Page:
Everything You Need to Know About Women's Bicycles
If you're a woman and are currently looking for your first bicycle, you've likely come across women's-specific bicycles. But are there really differences between men's and women's bicycles, or is it just a marketing ploy?
Unfortunately, there's no straightforward answer. Just because you're a woman, it doesn't mean you need a woman's bicycle. But on the flip side, a women's bicycle might be perfect for you!
Read on to find out the key differences and whether you should get a women's bicycle.
By giving women the opportunity for mobility, women were able to transform their role in society and play a more significant part in their community - a meaningful change that eventually led to women being able to travel solo and become independent members of society. Girl power!
Many years ago, men's bikes were considered the more athletic and practical option, while women's bicycles were smaller, lighter, and more suited to gentle riding in dresses. Today, that's thankfully no longer true, and now the difference comes down to how your bike fits, not how the manufacturer expects a female cyclist to ride.
In general, women's bicycles are designed for a body type that you may or may not fit into. Imagine your group of close female friends. Chances are, they all have very different body types. Some women have long legs and short torsos, while others have a stocky build. Some are short, and some are tall - the list of differences goes on and on.
Women's bicycles are created with the expectation that women are shorter than men, have narrower shoulders, longer legs (comparative to their build), and shorter torsos. If that sounds like you, you can likely get a standard women's bicycle without too much fuss.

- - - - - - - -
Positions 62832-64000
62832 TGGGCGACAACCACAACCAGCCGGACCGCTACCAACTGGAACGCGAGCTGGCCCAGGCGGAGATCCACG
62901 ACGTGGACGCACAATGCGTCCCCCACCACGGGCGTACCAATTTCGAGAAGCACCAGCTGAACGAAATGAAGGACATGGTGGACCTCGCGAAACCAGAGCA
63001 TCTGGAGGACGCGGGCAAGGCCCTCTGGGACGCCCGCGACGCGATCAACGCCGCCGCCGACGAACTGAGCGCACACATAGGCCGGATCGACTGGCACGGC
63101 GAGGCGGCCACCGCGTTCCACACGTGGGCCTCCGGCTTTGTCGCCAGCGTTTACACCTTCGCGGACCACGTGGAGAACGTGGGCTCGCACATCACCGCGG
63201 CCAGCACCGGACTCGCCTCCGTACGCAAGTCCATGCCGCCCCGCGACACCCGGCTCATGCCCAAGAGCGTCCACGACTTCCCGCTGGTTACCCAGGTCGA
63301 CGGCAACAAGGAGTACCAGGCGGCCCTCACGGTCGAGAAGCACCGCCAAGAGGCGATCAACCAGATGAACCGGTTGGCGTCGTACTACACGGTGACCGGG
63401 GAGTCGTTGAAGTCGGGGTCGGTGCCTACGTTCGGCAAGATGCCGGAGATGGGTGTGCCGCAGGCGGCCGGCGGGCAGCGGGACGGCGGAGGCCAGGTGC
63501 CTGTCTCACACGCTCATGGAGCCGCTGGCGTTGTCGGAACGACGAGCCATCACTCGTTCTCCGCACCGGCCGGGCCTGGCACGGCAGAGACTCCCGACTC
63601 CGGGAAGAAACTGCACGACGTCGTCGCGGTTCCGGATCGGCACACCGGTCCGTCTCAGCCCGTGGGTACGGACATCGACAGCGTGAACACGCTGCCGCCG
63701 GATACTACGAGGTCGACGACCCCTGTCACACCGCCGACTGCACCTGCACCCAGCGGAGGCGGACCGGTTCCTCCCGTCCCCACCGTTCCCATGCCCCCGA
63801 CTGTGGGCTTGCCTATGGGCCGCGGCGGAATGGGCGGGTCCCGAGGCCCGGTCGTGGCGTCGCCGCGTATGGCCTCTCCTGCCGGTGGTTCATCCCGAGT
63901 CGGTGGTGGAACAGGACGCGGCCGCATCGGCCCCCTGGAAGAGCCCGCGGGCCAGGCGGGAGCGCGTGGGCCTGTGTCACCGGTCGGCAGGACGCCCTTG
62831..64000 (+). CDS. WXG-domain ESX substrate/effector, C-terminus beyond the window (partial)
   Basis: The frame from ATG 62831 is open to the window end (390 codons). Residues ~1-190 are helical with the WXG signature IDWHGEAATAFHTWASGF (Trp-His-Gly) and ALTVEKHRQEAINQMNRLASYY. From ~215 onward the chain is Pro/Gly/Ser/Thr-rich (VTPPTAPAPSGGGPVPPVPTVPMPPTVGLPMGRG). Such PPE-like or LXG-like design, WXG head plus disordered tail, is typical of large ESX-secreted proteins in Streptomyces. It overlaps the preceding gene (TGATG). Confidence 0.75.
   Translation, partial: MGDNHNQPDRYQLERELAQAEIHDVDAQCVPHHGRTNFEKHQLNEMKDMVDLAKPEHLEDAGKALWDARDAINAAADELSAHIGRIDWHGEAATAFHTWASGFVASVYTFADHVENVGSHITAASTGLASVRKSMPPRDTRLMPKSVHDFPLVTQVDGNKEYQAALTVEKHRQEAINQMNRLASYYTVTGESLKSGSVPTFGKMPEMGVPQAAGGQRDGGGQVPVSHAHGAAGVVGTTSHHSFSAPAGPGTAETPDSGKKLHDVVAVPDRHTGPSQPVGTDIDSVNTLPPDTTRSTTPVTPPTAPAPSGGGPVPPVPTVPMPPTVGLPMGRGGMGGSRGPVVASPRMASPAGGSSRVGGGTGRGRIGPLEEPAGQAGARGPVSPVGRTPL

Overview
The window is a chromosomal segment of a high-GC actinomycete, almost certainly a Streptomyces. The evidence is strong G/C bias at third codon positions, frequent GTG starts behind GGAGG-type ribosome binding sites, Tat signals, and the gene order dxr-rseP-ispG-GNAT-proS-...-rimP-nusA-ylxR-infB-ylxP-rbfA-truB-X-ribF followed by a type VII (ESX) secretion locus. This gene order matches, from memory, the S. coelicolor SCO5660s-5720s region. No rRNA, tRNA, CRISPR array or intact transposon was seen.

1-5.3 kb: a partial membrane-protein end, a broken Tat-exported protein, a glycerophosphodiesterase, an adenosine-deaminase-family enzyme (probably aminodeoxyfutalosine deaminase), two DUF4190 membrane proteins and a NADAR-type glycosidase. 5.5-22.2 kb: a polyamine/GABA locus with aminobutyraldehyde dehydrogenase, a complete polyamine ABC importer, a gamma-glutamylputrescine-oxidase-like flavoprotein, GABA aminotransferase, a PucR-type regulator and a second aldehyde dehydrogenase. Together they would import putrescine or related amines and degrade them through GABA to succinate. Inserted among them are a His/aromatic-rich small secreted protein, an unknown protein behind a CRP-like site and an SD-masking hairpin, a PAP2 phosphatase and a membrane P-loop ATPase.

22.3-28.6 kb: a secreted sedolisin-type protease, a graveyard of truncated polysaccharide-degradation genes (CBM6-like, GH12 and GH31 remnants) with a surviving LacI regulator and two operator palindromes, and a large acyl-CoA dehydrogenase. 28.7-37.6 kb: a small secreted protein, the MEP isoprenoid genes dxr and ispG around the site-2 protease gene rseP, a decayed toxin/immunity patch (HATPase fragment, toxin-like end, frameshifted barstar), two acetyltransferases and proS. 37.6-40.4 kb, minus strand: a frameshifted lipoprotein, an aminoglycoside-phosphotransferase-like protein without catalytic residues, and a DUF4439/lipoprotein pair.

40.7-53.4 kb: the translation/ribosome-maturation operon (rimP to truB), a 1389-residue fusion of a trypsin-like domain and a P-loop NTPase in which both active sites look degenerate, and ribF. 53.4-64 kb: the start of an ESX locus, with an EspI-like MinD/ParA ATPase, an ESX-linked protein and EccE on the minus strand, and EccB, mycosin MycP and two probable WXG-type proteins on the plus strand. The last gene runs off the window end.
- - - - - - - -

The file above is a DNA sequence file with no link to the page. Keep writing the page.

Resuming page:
But, if that doesn't sound like your body type, a women's bicycle may not be for you.
When it comes down to it, what matters is how your bike fits - whether it's labeled as a women's bike, men's bike, or unisex doesn't make any difference. You shouldn't limit your options based on the label.
Can Men Ride a Women's Bicycle?
The unfortunate side-effect of gendered products is that sometimes, the product that actually suits you best isn't aligned with your gender. This can make men feel awkward or embarrassed if they realize a women's bicycle fits them better.
Teenage boys or men with a smaller stature might find that almost all components of a women's bicycle (except maybe the saddle) are actually a better fit for them than a men's or unisex bicycle.
Now that we're in an age where gender norms are more fluid than ever before, and people recognise the fact that a lot of men's vs. women's products come down to marketing, you should be able to get whatever kind of bike fits you better without feeling awkward about it.
Maybe manufacturers will catch up to this one day and stop gendering bicycles, but in the meantime, ignore what anyone else says and pick the bike that suits you best!
The Key Differences Between Men's vs. Women's Bicycles
The Frame Size on Men's vs. Women's Bicycles
A significant difference between men's and women's bicycles is the frame - and it's not simply shrunk down!
The "shrink and pink" strategy has come up repeatedly when marketers were targeting their products to women, but that's no longer the case when it comes to bikes. It's all about being better suited to the average woman's height and build.